Clinical Review ABC of conflict and disaster

Public health in the aftermath of disasters

BMJ 2005; 330 doi: https://doi.org/10.1136/bmj.330.7504.1379 (Published 09 June 2005) Cite this as: BMJ 2005;330:1379
  1. Eric K Noji, senior medical officer

    Introduction

    In the aftermath of disasters, public health services must address the effects of civil strife, armed conflict, population migration, economic collapse, and famine. In modern conflicts civilians are targeted deliberately, and affected populations may face severe public health consequences, even without displacement from their homes. For displaced people, damage to health, sanitation, water supplies, housing, and agriculture may lead to a rapid increase in malnutrition and communicable diseases.

    Fortunately, the provision of adequate clean water and sanitation, timely measles immunisation, simple treatment of dehydration from diarrhoea, supplementary feeding for the malnourished, micronutrient supplements, and the establishment of an adequate public health surveillance system greatly reduces the health risks associated with the harsh environments of refugee camps.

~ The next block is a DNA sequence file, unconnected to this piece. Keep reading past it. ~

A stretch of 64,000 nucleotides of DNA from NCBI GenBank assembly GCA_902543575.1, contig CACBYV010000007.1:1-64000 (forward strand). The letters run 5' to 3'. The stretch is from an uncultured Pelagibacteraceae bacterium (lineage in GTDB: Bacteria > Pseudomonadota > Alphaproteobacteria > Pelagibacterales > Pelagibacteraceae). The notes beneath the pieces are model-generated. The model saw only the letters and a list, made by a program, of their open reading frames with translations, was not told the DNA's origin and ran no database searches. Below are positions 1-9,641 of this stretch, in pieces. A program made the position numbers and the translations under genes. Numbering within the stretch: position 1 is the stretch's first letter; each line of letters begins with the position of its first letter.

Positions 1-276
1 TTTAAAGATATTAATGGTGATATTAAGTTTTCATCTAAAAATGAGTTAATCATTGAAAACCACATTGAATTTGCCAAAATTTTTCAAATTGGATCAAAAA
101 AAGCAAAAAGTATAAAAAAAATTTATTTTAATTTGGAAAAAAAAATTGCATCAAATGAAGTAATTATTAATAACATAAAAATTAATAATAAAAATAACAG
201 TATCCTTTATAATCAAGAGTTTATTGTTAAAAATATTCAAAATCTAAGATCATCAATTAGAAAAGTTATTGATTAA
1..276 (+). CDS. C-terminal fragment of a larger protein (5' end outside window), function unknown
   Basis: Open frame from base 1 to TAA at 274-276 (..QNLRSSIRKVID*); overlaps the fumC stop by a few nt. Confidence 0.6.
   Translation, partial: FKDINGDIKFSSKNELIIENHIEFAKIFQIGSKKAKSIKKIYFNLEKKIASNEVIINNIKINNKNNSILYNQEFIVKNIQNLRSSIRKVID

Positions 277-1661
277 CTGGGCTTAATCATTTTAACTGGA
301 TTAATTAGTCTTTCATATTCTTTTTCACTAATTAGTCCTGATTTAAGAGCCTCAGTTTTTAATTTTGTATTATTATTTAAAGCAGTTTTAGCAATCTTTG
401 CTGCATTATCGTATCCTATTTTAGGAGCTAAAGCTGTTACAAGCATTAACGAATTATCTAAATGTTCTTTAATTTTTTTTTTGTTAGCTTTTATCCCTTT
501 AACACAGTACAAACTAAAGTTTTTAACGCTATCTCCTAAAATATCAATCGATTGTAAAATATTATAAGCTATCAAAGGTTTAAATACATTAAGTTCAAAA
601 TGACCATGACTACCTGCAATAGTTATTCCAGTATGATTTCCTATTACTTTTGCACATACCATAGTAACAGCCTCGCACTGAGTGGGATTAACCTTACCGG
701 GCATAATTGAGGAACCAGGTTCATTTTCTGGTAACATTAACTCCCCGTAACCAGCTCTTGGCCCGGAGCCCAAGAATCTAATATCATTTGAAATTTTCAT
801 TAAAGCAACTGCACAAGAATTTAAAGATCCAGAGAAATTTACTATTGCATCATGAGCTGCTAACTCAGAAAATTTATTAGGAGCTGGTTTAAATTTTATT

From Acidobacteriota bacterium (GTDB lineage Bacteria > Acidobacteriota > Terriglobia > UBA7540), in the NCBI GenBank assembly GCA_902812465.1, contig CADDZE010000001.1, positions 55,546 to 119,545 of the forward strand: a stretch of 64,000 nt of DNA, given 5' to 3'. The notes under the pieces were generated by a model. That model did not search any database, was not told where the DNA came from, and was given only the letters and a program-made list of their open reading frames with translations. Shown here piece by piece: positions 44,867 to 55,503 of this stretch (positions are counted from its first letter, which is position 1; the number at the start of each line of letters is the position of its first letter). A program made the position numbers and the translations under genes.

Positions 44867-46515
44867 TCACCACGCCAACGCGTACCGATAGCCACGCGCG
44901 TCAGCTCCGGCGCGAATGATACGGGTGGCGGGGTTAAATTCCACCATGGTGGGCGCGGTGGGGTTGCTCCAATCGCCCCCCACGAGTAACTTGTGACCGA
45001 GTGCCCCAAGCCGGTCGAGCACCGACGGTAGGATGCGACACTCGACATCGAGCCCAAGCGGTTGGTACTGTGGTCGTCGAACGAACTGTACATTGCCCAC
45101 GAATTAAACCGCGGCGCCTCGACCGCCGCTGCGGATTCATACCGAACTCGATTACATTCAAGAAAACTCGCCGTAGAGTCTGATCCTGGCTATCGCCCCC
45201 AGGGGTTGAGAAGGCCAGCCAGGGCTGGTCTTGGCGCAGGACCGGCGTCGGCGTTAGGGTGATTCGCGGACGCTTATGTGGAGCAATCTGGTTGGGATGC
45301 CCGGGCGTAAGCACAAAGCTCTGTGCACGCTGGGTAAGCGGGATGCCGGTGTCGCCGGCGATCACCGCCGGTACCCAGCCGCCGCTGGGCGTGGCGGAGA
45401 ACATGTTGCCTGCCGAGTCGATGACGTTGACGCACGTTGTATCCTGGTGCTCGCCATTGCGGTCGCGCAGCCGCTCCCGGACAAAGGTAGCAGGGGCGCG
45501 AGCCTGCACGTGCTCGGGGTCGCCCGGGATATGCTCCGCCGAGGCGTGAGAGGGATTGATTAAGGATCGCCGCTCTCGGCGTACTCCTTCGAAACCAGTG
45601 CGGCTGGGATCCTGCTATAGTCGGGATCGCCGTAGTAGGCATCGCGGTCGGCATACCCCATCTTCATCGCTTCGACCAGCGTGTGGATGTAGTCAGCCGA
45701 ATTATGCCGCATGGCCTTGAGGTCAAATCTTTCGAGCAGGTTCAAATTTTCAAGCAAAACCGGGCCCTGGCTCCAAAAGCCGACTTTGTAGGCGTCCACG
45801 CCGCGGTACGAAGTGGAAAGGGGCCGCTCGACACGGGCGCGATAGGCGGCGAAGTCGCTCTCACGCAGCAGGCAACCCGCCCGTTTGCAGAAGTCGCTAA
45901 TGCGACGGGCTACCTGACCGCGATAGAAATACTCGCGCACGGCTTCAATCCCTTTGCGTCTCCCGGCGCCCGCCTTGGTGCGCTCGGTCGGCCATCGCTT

Embedded Image

    The Indonesian city of Banda Ache, Sumatra, after the devastating tsunami on 26 December 2004

    Critical public health interventions

    Environmental health

    Overcrowding, inadequate hygiene and sanitation, and the resulting poor water supplies increase the incidence of diarrhoea, malaria, respiratory infections, measles, and other communicable diseases. A good system of water supply and excreta disposal must be put in place quickly. No amount of curative health measures can offset the harmful effects of poor environmental health planning for communities in emergency settlements. Where camps are unavoidable, appropriate site location and layout and spacing and type of shelter can mitigate the conditions that lead to the spread of disease.

    View this table:
    Table 1

    Priorities for a coordinated health programme for emergency settlements

    Water supply and sanitation

    Adequate sources of potable water and sanitation (collection, disposal, and treatment of excreta and other liquid and solid wastes) must be equally accessible for all camp residents. This is achieved by installing an appropriate number of suitably located waste disposal facilities (toilets, latrines, defecation fields, or solid waste pick-up points), water distribution points, availability of soap and bathing and washing facilities, and effective health education.

    The United Nations High Commissioner for Refugees (UNHCR) recommends …

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